According to a new study it is found that world’s ocean could have an influence on clouds.
Researchers from the University of California, San Diego looked at the process in which marine bacteria consume phytoplankton and they found that it can have an effect on cloud properties.
When the phytoplankton’s decay, it produces molecules which are either consumed by bacteria or released in atmosphere. When these molecules are released in atmosphere they join with dust and other small particles such as aerosols, creating the drops of moisture that form clouds.
Kimberly Prather, distinguished chair in atmospheric chemistry with appointments at Scripps and the Department of Chemistry and Biochemistry at UC San Diego said, “It is exciting to finally be able to find a connection between microbes in seawater and atmospheric sea spray. These chemical changes ultimately affect the reflectivity of marine clouds and thus could have profound impacts on climate over a large portion of the planet.”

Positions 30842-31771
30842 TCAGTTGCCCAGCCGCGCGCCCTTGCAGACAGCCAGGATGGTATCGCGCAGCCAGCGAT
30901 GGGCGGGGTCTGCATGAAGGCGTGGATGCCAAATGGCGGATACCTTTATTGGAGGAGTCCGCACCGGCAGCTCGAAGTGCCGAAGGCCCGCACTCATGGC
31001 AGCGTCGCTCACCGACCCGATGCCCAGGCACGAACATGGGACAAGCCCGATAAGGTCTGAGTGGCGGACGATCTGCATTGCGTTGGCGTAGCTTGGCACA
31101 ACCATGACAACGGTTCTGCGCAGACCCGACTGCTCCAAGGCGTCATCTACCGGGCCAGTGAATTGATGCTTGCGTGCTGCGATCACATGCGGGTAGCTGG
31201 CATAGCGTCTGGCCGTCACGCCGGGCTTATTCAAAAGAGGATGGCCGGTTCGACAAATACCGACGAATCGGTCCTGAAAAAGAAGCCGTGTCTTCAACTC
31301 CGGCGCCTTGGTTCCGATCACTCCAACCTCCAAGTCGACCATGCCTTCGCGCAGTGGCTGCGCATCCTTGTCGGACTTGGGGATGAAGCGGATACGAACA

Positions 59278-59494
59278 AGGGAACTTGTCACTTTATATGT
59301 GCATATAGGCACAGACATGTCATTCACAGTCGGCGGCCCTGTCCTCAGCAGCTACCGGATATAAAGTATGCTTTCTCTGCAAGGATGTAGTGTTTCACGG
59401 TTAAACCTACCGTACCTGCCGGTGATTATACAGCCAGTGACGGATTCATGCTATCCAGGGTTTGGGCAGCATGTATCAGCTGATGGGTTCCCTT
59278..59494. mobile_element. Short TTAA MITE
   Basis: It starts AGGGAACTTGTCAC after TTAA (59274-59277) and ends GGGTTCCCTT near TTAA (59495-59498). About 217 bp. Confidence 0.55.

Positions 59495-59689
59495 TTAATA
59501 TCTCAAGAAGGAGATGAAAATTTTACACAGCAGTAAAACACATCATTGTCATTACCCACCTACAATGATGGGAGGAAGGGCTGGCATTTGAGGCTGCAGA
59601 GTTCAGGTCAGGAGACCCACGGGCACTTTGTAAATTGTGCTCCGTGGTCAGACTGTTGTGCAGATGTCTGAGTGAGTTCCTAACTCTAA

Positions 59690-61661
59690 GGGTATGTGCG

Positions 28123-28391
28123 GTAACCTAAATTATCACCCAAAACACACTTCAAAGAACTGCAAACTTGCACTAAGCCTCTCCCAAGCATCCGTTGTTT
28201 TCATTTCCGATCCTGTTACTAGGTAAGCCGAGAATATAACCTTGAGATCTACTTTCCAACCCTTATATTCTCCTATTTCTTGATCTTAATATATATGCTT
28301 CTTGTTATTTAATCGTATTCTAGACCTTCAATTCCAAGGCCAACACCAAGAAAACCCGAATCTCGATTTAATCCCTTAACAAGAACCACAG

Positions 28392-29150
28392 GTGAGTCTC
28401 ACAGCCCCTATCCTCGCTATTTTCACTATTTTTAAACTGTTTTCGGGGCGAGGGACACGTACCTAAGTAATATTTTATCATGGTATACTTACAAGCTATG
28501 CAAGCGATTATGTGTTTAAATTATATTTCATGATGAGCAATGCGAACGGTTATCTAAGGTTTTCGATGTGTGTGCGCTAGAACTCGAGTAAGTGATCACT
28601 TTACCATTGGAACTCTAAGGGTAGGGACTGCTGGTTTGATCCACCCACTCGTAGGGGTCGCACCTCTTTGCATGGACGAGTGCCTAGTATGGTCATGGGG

The findings were based on the study Marine PArticle Chemistry and Transfer Science (IMPACTS) funded by the National Science Foundation.
They found that when the phytoplanktons are broken down by bacteria, it releases a number of insoluble fats like compounds that get aerosolized when waves break.
During the study, researchers have analyzed the sea spray in a controlled ocean atmosphere environment and found which compounds are transferred to the atmosphere.
They found variations in the microbes in each bloom influenced the concentration of less water soluble molecules in the waves. When the bubbles in the waves burst, the molecules were hurdled into the atmosphere.
The study shows the complex interactions between ocean microbes influencing the ability of sea spray aerosols to form clouds.
The study helps in creating more accurate climate models in future.
The findings of the study are published in journal ACS Central Science.